Home > Corporation Tax > Tax Charges on Income

Tax Charges on Income

By: J.A.J Aaronson - Updated: 5 Oct 2012 | comments*Discuss
 
Charges Income Corporation Tax Ct

Corporation tax is levied on the adjusted profits of public companies and incorporated associations. This can obviously account for a sizeable proportion of an organisation’s income. However, there are a number of exemptions and reliefs available, which can lessen an organisation’s tax burdens.

One such relief comes in the form of ‘charges on income’. This term describes payments that a company makes that can, for one reason or another, be acceptably deducted from profits or capital gains accrued during an accounting period. There are a number of different instances in which payments could be counted as charges on income, but the most common set of circumstances involves payments made to charity.

Gift Aid

Several years ago the Chancellor introduced ‘Gift Aid’, which is a tax-efficient method of charitable giving that offers benefits to both organisations and individuals. In the case of companies that pay Corporation Tax, Gift Aid donations can be counted as ‘non-trade’ charges on income and can therefore be deducted from total profits and capital gains. By definition, Gift Aid donations are paid from the company’s gross income and, for accounting purposes, they can simply be subtracted from the sum accrued during the relevant accounting period.

Annuities and Annual Payments

There are several other instances in which payments can be counted as charges on income. Most importantly, some annuities and other annual payments can be counted as such when they fulfil a number of criteria. These criteria are, however, both complex and strict. According to the Income and Corporation Taxes Act (1998), any annual payments (including annuities) paid in respect of an insurance arrangement or payable by an insurance company will automatically not qualify as charges on income.

However, other annuities might; according to the act, the company must have received “valuable and sufficient consideration…in exchange for the liability to make annual payments”. In this context "consideration" means anything of value, be that a service or goods.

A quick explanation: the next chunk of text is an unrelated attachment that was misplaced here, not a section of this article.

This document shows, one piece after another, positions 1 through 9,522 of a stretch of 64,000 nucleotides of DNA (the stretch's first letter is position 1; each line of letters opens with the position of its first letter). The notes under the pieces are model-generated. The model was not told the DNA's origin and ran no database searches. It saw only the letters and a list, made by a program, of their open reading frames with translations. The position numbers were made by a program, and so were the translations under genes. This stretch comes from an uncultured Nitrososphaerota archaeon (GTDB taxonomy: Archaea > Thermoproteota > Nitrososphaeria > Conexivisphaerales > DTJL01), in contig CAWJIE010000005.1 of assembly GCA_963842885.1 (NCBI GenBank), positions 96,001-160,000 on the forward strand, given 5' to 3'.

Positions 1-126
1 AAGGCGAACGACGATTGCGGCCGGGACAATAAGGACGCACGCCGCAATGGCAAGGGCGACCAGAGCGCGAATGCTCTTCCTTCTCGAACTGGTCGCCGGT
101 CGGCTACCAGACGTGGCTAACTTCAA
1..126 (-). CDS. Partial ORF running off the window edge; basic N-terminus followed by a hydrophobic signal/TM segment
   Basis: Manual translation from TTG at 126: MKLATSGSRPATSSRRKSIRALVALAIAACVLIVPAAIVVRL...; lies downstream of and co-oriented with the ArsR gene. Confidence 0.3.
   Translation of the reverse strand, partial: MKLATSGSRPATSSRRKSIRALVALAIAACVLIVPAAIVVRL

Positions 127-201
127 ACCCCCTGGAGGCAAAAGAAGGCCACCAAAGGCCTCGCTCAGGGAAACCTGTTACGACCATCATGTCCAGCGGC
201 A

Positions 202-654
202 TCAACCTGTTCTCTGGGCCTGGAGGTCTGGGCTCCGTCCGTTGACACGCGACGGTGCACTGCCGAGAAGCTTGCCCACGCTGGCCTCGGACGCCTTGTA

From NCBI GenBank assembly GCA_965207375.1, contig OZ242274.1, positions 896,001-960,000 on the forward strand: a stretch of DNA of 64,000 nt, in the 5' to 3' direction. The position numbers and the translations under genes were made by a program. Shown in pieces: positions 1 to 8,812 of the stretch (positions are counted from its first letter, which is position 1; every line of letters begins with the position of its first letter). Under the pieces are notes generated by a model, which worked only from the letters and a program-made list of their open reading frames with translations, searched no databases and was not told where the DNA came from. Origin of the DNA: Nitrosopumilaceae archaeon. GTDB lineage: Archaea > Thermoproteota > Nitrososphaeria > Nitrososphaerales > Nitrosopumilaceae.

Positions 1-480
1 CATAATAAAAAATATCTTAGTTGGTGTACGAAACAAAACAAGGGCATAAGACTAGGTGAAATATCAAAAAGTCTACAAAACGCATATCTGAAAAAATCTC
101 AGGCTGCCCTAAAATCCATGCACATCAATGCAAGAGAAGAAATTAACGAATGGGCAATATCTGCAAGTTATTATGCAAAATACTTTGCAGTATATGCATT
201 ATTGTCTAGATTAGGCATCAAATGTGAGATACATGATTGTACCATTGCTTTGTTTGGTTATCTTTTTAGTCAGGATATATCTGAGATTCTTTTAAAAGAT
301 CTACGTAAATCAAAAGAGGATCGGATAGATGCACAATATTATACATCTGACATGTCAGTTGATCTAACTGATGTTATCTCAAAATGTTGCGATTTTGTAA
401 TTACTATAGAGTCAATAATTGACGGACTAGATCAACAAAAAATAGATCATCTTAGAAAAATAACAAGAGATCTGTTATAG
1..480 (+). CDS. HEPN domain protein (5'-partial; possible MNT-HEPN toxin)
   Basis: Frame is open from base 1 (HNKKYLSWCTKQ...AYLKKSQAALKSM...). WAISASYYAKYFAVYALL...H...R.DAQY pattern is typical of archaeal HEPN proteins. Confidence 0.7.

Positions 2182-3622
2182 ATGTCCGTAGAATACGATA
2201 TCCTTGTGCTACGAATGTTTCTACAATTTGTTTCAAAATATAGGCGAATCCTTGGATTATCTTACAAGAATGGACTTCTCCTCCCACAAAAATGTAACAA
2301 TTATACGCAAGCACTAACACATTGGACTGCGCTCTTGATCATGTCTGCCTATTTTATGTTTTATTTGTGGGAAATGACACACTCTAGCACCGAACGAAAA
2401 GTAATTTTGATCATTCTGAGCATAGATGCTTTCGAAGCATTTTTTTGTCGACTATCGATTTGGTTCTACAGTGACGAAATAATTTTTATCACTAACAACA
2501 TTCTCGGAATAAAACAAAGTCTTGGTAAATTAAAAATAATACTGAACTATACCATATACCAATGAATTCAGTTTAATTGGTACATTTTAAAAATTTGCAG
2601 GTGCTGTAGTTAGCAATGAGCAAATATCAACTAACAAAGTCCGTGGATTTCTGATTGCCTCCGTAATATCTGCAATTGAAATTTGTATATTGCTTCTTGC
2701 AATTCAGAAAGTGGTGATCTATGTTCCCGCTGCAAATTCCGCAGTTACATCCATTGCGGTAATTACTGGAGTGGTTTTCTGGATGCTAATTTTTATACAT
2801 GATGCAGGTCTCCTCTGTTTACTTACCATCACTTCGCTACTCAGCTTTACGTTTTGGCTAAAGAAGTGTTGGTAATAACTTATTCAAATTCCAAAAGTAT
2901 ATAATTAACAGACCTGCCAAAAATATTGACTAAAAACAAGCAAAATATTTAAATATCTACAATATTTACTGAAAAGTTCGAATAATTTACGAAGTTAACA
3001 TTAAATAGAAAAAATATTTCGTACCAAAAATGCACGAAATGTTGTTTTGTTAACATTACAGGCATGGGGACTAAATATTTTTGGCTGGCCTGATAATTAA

Share Gifts

Finally, there are some other gifts that are allowable as charges on income. These are defined in Section 587 of the Income and Corporation Taxes Act, and are basically limited to gifts of shares in a public limited company to a charitable organisation. The rules surrounding these gifts can be complex, however, and so it is advisable to seek a professional second opinion before embarking on any such process for tax purposes.

There are a number of idiosyncrasies concerning the way in which charges on income must be accounted for. In the first instance, it is important to remember that these charges are deducted from the company’s profits at the time that they are paid, rather than being left to accrue until the end of an accounting period (although, in practical terms, this is little more than a semantic difference).

Essentially the calculation is a straightforward one; any net capital gains, as well as profits such as rental income, are added to the adjusted profit for the accounting period. From this, any charges on income are deducted, leaving the company with their final taxable figure. This is known as profits chargeable to corporation tax, or PCTCT.

You might also like...
Share Your Story, Join the Discussion or Seek Advice..
Why not be the first to leave a comment for discussion, ask for advice or share your story...

If you'd like to ask a question one of our experts (workload permitting) or a helpful reader hopefully can help you... We also love comments and interesting stories

Title:
(never shown)
Firstname:
(never shown)
Surname:
(never shown)
Email:
(never shown)
Nickname:
(shown)
Comment:
Validate:
Enter word:
Latest Comments
  • Gem
    Re: How Will My Second Job Be Taxed?
    If your second job is bank do you on my pay more tax when you have done shifts in this second job or every month even if not…
    16 August 2018
  • TheTaxGuide
    Re: How Will My Second Job Be Taxed?
    Dannyboi - Your Question:I have a full time job but don't earn enough to be taxed, I've started a second job just for the…
    13 August 2018
  • Dannyboi
    Re: How Will My Second Job Be Taxed?
    I have a full time job but don't earn enough to be taxed, I've started a second job just for the summer holidays so will I…
    10 August 2018
  • TheTaxGuide
    Re: How Will My Second Job Be Taxed?
    essavivya - Your Question:Hi, I'm trying to find out if it would be worth taking a second job in the run up to Christmas…
    10 August 2018
  • TheTaxGuide
    Re: How Will My Second Job Be Taxed?
    Jak - Your Question:Hi I have offer of get extra job for two weeks and actually it will be my additional job for this time as…
    9 August 2018
  • Jak
    Re: How Will My Second Job Be Taxed?
    Hi i have offer of get extra job for two weeks and actually it will be my additional job for this time as I still have my…
    8 August 2018
  • essavivya
    Re: How Will My Second Job Be Taxed?
    Hi, i'm trying to find out if it would be worth taking a second job in the run up to Christmas (yep, i know it's only…
    7 August 2018
  • gosia96
    Re: How Will My Second Job Be Taxed?
    HI, I started working from 1. 07.2018 its my first job from april 2018. Now im working on full- time job and i have an…
    1 August 2018
  • TheTaxGuide
    Re: How Will My Second Job Be Taxed?
    AT - Your Question:Hi there, I am currently trying to decide between two job options and am wondering which one will be…
    26 July 2018
  • Marianne
    Re: How Will My Second Job Be Taxed?
    I will have 2 jobs both part time. One will be 28 hours and the second 16. None of them reach 11850. But together they reach…
    22 July 2018